Government 'fails to take up' Indian migrants' unpaid wages issue with other countries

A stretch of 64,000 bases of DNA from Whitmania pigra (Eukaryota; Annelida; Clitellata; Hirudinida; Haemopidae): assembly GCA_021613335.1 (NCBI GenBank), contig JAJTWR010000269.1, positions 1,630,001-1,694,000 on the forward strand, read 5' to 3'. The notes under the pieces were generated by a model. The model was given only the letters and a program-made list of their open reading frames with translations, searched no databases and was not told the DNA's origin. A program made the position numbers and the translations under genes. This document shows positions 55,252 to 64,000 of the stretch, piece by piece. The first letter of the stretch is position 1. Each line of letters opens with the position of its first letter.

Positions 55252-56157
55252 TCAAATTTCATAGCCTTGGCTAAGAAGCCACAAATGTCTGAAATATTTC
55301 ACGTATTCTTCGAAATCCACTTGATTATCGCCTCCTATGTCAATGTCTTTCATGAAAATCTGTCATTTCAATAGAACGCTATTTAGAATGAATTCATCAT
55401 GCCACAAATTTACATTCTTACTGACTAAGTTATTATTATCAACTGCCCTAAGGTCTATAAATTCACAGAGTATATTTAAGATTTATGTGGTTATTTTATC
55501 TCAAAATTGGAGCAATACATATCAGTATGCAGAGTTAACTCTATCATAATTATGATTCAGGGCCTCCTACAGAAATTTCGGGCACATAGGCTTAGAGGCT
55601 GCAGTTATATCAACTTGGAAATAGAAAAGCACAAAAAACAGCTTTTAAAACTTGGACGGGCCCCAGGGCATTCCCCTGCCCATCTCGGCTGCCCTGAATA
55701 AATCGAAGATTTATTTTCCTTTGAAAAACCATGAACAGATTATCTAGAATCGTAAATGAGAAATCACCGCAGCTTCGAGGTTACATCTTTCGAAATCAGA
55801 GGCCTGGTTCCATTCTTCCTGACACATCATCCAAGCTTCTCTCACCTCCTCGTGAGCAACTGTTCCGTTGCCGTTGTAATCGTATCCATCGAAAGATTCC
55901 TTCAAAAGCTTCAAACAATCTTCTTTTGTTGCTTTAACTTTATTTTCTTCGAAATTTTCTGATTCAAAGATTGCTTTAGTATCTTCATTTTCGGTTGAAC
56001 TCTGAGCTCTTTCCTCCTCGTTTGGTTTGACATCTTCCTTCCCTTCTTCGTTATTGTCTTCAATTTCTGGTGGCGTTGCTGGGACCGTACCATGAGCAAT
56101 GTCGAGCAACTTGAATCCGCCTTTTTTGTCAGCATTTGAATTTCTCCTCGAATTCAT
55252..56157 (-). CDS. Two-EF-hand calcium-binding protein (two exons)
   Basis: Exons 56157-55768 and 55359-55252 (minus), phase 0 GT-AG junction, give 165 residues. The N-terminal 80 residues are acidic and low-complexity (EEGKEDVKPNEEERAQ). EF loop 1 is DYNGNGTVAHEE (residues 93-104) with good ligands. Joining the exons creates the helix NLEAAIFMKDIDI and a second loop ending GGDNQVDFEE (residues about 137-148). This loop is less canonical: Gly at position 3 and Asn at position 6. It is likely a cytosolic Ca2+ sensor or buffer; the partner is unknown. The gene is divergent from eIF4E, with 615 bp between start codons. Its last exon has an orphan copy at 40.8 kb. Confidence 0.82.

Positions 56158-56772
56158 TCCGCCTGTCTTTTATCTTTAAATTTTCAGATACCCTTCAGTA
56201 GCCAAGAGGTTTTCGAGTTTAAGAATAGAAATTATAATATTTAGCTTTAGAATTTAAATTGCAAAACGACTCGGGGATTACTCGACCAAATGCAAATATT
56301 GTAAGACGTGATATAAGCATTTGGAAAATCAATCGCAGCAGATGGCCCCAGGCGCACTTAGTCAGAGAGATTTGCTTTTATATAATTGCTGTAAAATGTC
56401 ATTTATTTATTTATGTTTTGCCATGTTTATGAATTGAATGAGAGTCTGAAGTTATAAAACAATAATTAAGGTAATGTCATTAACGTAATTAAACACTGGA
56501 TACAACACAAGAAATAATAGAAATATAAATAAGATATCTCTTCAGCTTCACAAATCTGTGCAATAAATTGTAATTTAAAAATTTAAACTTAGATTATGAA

By Rafeek Ravuther, Chandan Kumar, Dharmendra Kumar*  The migrant workers were one of the most vulnerable sections during the pandemic. India experiences large-scale movement of migrants internally and internationally. After the outbreak of the pandemic, migrant workers continued to face injustice especially in getting wages in expedited manner. In the international context, India, the home of 9 million cross-border temporary labour migrants, carried out the largest repatriation exercise ‘Vande Bharat Mission’. Even though the Indian government addressed the immediate requirement of repatriation, it failed to understand and recognise their post-arrival grievances, like back wages, social protection etc. Recently many workers were deported from the middle- east region. Amidst the establishment of grievance mechanisms such as Consular Services Management System (MADAD) and helplines in Pravasi Bharatiya Sahayata Kendra (PBSK), the unresolved grievances remain high. The number of unresolv